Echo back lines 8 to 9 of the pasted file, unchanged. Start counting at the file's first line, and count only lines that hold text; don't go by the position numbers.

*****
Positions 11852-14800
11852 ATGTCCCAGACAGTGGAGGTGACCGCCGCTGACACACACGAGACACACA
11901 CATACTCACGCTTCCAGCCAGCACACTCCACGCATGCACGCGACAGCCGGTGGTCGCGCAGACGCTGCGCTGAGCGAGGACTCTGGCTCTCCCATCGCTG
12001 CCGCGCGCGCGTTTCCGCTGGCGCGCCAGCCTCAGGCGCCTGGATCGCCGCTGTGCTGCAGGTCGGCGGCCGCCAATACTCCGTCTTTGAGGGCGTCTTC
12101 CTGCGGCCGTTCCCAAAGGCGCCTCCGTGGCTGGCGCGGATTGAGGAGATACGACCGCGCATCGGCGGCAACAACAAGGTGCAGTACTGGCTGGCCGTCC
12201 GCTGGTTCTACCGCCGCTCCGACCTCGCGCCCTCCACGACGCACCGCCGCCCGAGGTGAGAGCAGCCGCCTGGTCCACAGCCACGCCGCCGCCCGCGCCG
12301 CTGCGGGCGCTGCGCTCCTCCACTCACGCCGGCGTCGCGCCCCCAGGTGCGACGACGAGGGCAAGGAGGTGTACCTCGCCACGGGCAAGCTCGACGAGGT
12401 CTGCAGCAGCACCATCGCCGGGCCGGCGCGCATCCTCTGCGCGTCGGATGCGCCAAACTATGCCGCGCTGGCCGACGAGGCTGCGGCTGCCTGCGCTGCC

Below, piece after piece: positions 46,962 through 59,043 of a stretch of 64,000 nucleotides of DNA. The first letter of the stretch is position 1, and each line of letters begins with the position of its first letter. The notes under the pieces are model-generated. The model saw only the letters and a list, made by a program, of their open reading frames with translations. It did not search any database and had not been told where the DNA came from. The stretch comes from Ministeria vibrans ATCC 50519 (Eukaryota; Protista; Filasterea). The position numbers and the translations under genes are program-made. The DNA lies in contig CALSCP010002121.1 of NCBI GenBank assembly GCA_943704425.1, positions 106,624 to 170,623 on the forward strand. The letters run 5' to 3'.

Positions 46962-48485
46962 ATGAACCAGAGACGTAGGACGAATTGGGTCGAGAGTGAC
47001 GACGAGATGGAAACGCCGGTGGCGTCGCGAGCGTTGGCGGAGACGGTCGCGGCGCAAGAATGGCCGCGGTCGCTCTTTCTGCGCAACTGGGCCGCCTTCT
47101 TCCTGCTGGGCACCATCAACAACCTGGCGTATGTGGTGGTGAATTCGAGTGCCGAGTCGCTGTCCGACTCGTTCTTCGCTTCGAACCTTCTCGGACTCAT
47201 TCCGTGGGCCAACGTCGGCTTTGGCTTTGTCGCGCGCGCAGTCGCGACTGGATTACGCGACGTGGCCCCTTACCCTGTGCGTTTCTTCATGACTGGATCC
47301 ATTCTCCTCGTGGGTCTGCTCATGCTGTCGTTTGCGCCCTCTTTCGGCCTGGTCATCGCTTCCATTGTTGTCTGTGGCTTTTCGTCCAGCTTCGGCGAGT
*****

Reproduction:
12401 CTGCAGCAGCACCATCGCCGGGCCGGCGCGCATCCTCTGCGCGTCGGATGCGCCAAACTATGCCGCGCTGGCCGACGAGGCTGCGGCTGCCTGCGCTGCC

Below, piece after piece: positions 46,962 through 59,043 of a stretch of 64,000 nucleotides of DNA. The first letter of the stretch is position 1, and each line of letters begins with the position of its first letter. The notes under the pieces are model-generated. The model saw only the letters and a list, made by a program, of their open reading frames with translations. It did not search any database and had not been told where the DNA came from. The stretch comes from Ministeria vibrans ATCC 50519 (Eukaryota; Protista; Filasterea). The position numbers and the translations under genes are program-made. The DNA lies in contig CALSCP010002121.1 of NCBI GenBank assembly GCA_943704425.1, positions 106,624 to 170,623 on the forward strand. The letters run 5' to 3'.